Sarah Sunshine Manning: Genocide tactics stay in our communities

Jingle dress dancers. Photo: Ideanorth

Overcoming genocide and assimilation is difficult but it's only way tribal communities can heal and grow, Sarah Sunshine Manning (Shoshone-Paiute and Chippewa-Cree) argues:
A loved one shared a story with me before, on lateral violence in tribal communities. At the time, I was saddened that there was so much negativity. So much hate. The story of lateral violence is that this type of thinking was manufactured, purposefully, by Indian agents when we were first moved on to the reservation.

Prior to rez life, when we were free, we functioned more cohesively as a tribe. We depended on each other. We shared. We worked together. We cared for one another so deeply. We were virtually unbreakable in our bands.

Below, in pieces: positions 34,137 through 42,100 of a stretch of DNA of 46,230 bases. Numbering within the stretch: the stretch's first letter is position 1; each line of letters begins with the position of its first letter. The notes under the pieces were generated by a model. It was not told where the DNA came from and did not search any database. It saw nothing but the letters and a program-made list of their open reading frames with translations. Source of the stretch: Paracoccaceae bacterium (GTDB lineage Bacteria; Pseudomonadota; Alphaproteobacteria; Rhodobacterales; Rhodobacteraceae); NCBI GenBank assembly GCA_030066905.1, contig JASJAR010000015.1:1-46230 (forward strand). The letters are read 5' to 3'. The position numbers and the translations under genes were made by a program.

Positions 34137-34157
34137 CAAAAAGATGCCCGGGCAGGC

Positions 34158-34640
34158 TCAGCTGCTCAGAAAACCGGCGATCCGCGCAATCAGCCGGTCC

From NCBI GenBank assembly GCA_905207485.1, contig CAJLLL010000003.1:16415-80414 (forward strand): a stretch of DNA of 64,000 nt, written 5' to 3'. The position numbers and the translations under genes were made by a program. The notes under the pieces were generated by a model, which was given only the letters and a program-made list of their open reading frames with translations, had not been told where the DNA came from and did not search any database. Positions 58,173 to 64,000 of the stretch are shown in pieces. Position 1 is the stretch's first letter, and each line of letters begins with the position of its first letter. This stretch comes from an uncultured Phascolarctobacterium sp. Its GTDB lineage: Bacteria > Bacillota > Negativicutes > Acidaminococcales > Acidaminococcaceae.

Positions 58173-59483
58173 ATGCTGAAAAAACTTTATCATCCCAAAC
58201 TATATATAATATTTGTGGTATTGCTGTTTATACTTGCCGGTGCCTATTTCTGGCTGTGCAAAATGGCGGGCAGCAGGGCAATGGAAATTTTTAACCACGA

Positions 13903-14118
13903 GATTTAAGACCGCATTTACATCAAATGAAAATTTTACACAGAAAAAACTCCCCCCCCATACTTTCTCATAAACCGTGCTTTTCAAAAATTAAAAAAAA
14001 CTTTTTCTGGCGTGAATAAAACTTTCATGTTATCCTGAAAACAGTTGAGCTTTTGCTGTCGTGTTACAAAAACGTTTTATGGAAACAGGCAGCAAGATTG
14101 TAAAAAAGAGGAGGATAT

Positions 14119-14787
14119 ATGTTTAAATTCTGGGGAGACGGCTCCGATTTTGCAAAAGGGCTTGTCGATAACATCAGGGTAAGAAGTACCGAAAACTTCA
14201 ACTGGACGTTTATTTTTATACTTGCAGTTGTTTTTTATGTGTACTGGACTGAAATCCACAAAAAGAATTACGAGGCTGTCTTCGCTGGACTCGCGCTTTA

The only way for the government and namely the Indian agent to break our collective power, was for him to create dissension, competition, and jealousy amongst us. So then was birthed a master plan. Give only some Indians shovels and blankets. Ensure there isn’t enough for everyone. Those at the end of the line leave empty handed.

Read More on the Story:
Sarah Sunshine Manning: The Realities of Lateral Violence Within Indian Country (Indian Country Media Network 3/30)